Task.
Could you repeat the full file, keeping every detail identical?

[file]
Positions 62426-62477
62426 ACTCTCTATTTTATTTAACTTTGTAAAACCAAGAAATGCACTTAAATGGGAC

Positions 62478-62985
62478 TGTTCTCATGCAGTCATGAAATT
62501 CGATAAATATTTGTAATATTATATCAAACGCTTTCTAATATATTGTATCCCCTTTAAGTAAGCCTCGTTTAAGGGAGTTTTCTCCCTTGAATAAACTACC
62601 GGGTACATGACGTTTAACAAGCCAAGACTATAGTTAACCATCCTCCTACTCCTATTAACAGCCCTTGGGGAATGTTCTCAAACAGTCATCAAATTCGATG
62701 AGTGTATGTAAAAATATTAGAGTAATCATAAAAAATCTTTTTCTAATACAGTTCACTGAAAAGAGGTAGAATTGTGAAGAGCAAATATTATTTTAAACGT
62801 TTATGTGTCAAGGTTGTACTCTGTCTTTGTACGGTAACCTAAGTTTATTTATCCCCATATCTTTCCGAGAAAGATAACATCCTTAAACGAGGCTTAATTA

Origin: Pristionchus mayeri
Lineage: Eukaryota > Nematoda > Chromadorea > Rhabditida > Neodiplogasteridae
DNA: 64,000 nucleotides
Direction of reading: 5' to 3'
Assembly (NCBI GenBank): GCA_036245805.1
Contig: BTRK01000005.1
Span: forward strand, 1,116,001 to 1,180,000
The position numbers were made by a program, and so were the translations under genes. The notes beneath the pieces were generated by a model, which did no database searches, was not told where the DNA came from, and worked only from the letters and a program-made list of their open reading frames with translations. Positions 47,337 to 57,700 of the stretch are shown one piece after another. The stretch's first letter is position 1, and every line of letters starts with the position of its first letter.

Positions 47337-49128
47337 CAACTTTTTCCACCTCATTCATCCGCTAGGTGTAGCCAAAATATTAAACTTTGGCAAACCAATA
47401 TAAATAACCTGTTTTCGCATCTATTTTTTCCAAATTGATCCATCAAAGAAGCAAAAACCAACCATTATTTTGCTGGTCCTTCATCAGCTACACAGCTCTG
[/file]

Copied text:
Positions 62426-62477
62426 ACTCTCTATTTTATTTAACTTTGTAAAACCAAGAAATGCACTTAAATGGGAC

Positions 62478-62985
62478 TGTTCTCATGCAGTCATGAAATT
62501 CGATAAATATTTGTAATATTATATCAAACGCTTTCTAATATATTGTATCCCCTTTAAGTAAGCCTCGTTTAAGGGAGTTTTCTCCCTTGAATAAACTACC
62601 GGGTACATGACGTTTAACAAGCCAAGACTATAGTTAACCATCCTCCTACTCCTATTAACAGCCCTTGGGGAATGTTCTCAAACAGTCATCAAATTCGATG
62701 AGTGTATGTAAAAATATTAGAGTAATCATAAAAAATCTTTTTCTAATACAGTTCACTGAAAAGAGGTAGAATTGTGAAGAGCAAATATTATTTTAAACGT
62801 TTATGTGTCAAGGTTGTACTCTGTCTTTGTACGGTAACCTAAGTTTATTTATCCCCATATCTTTCCGAGAAAGATAACATCCTTAAACGAGGCTTAATTA

Origin: Pristionchus mayeri
Lineage: Eukaryota > Nematoda > Chromadorea > Rhabditida > Neodiplogasteridae
DNA: 64,000 nucleotides
Direction of reading: 5' to 3'
Assembly (NCBI GenBank): GCA_036245805.1
Contig: BTRK01000005.1
Span: forward strand, 1,116,001 to 1,180,000
The position numbers were made by a program, and so were the translations under genes. The notes beneath the pieces were generated by a model, which did no database searches, was not told where the DNA came from, and worked only from the letters and a program-made list of their open reading frames with translations. Positions 47,337 to 57,700 of the stretch are shown one piece after another. The stretch's first letter is position 1, and every line of letters starts with the position of its first letter.

Positions 47337-49128
47337 CAACTTTTTCCACCTCATTCATCCGCTAGGTGTAGCCAAAATATTAAACTTTGGCAAACCAATA
47401 TAAATAACCTGTTTTCGCATCTATTTTTTCCAAATTGATCCATCAAAGAAGCAAAAACCAACCATTATTTTGCTGGTCCTTCATCAGCTACACAGCTCTG